Although they share a common language, Russian-speaking immigrants in Oregon come from a variety of religious and cultural backgrounds, and each family has its own unique story about how it arrived in the United States and settled in the Pacific Northwest. These nine personal stories illustrate some of the diversity of Oregon's Russian-speaking community. These are based on interviews conducted by students at Lewis & Clark College (Martin Dorciak, Maria Egorenko, Elise Loughran, Anna McClain and Katherine Palomares) in the summer of 2014. The page was constructed by the Watzek Library Digital Initiative Unit, where special thanks go to Anneliese Dehner.

Read more about Anna & George Derugin

A retired banker from San Francisco, George Derugin  has lived with his wife Anna in Clackamas, Oregon, since 2010. His father was born in St. Petersburg into the family of a member of the State Duma and fled Russia after the Revolution of 1917. Although George was born in Germany and came to the United States as a child in 1954, he identifies himself as Russian, speaks the language and practices Russian Orthodoxy.

Read more about Makar Afanasyevich Zenuhin

Makar Afanasyevich Zenuhin is an Old Believer who has lived on a farm near Woodburn, Oregon, since he came to the U.S. from Argentina in 1971. Retired after many years of work in forestry and construction, Makar Afanasyevich serves as the assistant pastor of the St. Nicholas prayer hall.

Read more about Vadim Riskin

Vadim Riskin and his family came to the United States in 1992. For the past 20 years, he has worked for Portland Public Schools as a resource specialist, equity coordinator and school-family coordinator. Vadim is the founder of the annual Russian-Speaking Youth Leadership Conference, the only event of its kind in the United States. Designed to support the growing population of Russian-speaking youth, it attracts over 250 high school students and 100 volunteers each year.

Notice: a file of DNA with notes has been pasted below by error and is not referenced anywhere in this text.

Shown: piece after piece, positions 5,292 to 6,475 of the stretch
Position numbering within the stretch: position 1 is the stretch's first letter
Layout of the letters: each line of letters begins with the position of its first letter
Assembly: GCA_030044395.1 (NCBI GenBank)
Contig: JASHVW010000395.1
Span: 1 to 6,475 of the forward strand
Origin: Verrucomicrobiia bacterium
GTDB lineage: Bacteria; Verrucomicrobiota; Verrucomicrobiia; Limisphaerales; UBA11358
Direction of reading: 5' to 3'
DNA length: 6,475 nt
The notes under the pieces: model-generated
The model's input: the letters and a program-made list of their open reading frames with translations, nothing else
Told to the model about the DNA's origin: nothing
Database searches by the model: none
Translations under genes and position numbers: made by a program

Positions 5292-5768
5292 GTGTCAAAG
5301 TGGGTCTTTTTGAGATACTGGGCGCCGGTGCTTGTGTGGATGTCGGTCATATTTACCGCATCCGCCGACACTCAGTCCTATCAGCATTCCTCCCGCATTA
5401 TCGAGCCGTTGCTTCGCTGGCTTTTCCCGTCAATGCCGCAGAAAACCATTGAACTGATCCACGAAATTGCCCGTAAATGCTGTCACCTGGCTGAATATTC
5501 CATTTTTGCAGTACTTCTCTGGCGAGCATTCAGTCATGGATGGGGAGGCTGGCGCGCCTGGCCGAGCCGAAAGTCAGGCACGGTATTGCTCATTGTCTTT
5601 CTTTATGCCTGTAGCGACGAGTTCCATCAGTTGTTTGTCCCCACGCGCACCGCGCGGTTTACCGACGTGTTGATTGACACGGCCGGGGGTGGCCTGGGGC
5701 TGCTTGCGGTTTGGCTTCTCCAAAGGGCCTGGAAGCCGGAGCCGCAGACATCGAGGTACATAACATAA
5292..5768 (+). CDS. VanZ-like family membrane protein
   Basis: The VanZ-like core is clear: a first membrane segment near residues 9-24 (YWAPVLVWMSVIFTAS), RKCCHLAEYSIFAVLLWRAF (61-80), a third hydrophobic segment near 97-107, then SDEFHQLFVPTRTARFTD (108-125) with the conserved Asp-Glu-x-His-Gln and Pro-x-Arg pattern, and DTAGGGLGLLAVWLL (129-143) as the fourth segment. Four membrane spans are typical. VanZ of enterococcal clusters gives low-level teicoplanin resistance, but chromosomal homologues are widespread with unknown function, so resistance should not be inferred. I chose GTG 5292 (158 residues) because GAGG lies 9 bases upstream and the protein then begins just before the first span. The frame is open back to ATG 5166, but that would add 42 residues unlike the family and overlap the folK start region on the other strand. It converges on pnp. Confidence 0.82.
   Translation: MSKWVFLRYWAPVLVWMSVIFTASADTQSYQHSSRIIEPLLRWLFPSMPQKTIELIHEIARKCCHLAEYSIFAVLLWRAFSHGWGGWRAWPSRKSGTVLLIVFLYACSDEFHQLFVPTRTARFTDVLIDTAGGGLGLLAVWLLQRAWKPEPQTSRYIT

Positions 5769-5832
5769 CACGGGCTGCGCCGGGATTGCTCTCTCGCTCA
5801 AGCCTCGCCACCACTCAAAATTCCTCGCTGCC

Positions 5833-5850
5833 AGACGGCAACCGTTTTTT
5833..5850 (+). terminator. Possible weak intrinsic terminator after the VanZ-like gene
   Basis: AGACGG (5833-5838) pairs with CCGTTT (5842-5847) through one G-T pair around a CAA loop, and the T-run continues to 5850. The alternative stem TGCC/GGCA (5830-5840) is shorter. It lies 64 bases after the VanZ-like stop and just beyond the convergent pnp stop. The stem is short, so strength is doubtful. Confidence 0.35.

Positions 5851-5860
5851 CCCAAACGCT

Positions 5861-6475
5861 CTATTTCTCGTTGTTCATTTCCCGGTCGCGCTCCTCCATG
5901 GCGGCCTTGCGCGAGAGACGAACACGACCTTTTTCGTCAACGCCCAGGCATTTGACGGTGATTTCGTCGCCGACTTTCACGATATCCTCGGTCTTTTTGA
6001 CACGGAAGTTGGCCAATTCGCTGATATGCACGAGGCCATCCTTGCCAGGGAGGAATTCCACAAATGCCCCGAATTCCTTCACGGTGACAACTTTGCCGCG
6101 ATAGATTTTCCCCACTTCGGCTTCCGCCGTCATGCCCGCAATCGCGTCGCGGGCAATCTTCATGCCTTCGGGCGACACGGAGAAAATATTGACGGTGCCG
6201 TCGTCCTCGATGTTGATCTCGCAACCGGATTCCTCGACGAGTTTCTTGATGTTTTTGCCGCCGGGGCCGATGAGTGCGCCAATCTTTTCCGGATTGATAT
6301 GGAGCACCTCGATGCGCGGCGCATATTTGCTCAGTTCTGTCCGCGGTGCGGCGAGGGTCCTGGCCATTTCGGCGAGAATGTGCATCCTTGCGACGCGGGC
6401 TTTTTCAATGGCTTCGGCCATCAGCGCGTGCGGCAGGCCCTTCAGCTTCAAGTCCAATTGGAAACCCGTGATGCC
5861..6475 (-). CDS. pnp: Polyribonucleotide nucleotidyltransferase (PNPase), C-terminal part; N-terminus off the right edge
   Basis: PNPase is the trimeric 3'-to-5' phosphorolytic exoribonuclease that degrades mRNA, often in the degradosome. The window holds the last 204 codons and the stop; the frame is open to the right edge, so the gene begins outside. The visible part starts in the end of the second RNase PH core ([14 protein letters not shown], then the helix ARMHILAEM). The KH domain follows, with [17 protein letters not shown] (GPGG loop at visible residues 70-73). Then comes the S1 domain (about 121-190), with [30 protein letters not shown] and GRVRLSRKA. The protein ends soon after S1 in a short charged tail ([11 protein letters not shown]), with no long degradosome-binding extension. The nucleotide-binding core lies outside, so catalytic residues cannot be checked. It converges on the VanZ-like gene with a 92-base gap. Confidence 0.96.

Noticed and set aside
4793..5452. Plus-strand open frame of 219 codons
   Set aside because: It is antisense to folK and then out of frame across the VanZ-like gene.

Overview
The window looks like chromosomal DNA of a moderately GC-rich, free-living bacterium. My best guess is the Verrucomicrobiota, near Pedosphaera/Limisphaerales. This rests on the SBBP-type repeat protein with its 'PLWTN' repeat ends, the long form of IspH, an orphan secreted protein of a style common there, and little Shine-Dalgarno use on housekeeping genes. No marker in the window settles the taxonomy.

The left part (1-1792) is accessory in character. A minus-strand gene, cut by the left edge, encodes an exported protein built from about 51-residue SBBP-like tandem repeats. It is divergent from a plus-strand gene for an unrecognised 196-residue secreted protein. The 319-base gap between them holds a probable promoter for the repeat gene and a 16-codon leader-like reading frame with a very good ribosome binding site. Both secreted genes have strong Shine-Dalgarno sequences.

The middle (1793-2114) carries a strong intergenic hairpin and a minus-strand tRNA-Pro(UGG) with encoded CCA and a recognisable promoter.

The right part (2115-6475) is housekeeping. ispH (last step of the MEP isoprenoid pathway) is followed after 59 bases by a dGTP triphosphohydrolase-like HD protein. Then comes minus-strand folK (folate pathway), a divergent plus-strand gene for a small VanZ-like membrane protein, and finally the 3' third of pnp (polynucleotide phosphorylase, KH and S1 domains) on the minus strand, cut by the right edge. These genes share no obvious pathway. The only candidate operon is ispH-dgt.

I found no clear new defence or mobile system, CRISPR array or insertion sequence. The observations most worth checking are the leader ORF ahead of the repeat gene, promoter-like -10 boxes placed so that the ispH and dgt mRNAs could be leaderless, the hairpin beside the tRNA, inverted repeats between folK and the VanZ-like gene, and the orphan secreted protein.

Read more about Ben Shevchenko

The senior pastor of the Russian Gospel Church in Hubbard, Oregon, Ben Shevchenkoimmigrated to the United States in 1957. In the early 1990s, he and his church were instrumental in sponsoring the arrival of new Russian-speaking Evangelical immigrants in Oregon.

Read more about Vitaly Paley

Vitaly Paley is a chef who owns three successful restaurants in Portland, where he and his wife Kimberly have lived since 1994. Vitaly came to the United States with his mother on November 18, 1976, and their departure from the Soviet Union followed the trajectory of many Russian-speaking Jews in the 1970s.

Read more about Adassa Budrevich

Adassa Budrevich, a graduate of Lewis & Clark College in Portland, Oregon, is the daughter of Jewish emigrants from the Soviet Union who initially settled in Israel before arriving in Oregon in 1998. After her graduation in May 2014, Adassa visited her grandparents and other relatives in Russia for the first time.

Read more about Alexandra Temoschenko

A Pentecostal Christian, Alexandra Temoshenko came to the United States from Australia in 1968 and moved with her husband to Oregon in 1974. In the 1990s, she played an important role in early efforts to help the first Russian-speaking Evangelical immigrants adjust to their new lives in the Pacific Northwest.

Read more about Victoria Libov

Victoria Libov is an employment manager at Portland's Immigrant and Refugee Community Organization (IRCO), where she runs several programs, including youth career development and human services. Victoria, who is Jewish, was born and raised in Crimea. She immigrated to the United States with her husband and two children in 1991.

Read more about Lilya Yevseyeva

Lilya Yevseyeva is a Seventh Day Adventist who immigrated to the United States from Tajikistan in 2002. A resident of southeast Portland, Lilya works at the Russian Oregon Social Services (ROSS) as a women’s health awareness specialist. As part of her job, she teaches newly arrived immigrant women about health issues, such as the importance of breast exams and mammograms.